Background: Despite free diagnosis and treatment for tuberculosis (TB), the costs during treatment impose a significant financial burden on patients and their households. The study sought to identify the determinants for catastrophic costs among patients with drug-sensitive TB (DSTB) and their households in Kenya.
Methods: The data was collected during the 2017 Kenya national patient cost survey from a nationally representative sample (n = 1071). Treatment related costs and productivity losses were estimated. Total costs exceeding 20% of household income were defined as catastrophic and used as the outcome. Multivariable Poisson regression analysis was performed to measure the association between selected individual, household and disease characteristics and occurrence of catastrophic costs. A deterministic sensitivity analysis was carried using different thresholds and the significant predictors were explored.
Results: The proportion of catastrophic costs among DSTB patients was 27% (n = 294). Patients with catastrophic costs had higher median productivity losses, 39 h [interquartile range (IQR): 20-104], and total median costs of USD 567 (IQR: 299-1144). The incidence of catastrophic costs had a dose response with household expenditure. The poorest quintile was 6.2 times [95% confidence intervals (CI): 4.0-9.7] more likely to incur catastrophic costs compared to the richest. The prevalence of catastrophic costs decreased with increasing household expenditure quintiles (proportion of catastrophic costs: 59.7%, 32.9%, 23.6%, 15.9%, and 9.5%) from the lowest quintile (Q1) to the highest quintile (Q5). Other determinants included hospitalization: prevalence ratio (PR) = 2.8 (95% CI: 1.8-4.5) and delayed treatment: PR = 1.5 (95% CI: 1.3-1.7). Protective factors included receiving care at a public health facility: PR = 0.8 (95% CI: 0.6-1.0), and a higher body mass index (BMI): PR = 0.97 (95% CI: 0.96-0.98). Pre TB expenditure, hospitalization and BMI were significant predictors in all sensitivity analysis scenarios.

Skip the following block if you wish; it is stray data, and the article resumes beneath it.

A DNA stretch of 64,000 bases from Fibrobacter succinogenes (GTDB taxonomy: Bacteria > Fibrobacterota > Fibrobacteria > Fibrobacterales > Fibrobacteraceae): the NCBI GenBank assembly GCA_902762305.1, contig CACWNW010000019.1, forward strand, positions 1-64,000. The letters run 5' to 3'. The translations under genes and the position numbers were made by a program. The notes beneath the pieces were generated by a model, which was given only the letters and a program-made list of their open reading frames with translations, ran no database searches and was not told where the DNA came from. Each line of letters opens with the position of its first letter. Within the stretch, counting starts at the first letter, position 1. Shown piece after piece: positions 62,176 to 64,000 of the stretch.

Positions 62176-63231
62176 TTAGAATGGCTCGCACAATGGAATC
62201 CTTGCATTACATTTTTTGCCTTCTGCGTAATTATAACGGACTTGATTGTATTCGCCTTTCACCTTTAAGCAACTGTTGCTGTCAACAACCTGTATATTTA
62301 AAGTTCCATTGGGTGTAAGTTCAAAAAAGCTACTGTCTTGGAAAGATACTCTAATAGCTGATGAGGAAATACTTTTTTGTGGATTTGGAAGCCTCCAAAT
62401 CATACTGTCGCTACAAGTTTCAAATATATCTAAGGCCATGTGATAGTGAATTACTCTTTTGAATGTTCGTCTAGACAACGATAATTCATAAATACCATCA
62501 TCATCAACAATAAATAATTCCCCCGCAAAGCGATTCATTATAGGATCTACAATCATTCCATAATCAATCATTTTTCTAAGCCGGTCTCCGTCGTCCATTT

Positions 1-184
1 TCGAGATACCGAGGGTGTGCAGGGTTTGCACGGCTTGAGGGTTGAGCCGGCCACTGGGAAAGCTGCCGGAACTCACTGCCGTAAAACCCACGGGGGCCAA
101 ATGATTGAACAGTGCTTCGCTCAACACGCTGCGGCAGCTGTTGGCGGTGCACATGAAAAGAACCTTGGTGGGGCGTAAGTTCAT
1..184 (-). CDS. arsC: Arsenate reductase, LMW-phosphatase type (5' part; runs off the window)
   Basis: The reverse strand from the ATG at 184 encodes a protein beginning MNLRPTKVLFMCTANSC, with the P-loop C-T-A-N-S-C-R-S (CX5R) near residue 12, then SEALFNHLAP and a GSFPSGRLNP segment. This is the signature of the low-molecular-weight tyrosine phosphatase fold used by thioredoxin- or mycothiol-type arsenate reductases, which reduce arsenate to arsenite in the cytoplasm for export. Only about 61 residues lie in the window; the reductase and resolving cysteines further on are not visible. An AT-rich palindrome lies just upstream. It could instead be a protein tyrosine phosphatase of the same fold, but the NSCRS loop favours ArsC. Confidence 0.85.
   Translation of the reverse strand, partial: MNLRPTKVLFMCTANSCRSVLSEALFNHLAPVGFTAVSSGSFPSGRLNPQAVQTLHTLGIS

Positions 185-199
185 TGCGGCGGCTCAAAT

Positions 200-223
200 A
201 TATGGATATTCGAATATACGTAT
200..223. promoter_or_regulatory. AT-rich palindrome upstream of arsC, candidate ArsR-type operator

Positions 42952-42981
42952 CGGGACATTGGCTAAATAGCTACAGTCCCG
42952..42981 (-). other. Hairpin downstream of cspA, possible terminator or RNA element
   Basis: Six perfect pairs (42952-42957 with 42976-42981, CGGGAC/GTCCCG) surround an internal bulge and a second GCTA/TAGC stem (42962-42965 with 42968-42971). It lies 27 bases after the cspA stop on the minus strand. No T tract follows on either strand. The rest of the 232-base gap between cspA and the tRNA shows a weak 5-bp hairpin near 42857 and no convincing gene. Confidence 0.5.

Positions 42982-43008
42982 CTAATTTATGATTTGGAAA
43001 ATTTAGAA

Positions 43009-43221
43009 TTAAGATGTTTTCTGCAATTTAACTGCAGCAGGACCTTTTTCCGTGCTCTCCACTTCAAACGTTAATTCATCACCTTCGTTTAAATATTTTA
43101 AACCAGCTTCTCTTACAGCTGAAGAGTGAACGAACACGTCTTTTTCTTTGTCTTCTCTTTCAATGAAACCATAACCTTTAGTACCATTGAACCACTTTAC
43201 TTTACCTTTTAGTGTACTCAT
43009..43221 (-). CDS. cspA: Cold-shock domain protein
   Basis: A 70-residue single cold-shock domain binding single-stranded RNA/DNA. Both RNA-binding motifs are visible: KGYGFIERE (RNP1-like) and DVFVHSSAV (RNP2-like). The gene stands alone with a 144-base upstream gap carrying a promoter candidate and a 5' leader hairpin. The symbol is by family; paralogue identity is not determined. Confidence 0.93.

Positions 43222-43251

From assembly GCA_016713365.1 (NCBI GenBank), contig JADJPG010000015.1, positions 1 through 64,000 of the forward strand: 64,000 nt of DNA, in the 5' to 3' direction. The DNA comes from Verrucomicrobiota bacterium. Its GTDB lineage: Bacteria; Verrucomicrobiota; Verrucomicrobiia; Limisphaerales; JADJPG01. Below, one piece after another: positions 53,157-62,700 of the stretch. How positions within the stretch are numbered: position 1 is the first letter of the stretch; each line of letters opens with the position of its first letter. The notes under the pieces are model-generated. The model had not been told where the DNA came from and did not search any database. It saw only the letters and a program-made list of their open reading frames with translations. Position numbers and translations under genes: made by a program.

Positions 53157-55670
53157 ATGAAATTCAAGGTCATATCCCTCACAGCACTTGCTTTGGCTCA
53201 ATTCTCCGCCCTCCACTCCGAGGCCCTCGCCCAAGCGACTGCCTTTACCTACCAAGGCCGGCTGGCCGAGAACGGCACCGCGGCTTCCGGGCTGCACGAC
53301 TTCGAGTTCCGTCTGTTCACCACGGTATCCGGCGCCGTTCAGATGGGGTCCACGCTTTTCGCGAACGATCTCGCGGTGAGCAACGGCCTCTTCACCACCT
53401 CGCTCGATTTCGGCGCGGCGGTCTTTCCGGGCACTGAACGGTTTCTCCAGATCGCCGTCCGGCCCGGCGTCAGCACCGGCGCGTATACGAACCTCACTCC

Conclusions: There are significant inequities in the occurrence of catastrophic costs. Social protection interventions in addition to existing medical and public health interventions are important to implement for patients most at risk of incurring catastrophic costs.
Kirubi B, Ong’ang’o J, Nguhiu P, Lönnroth K, Rono A, Sidney-Annerstedt K.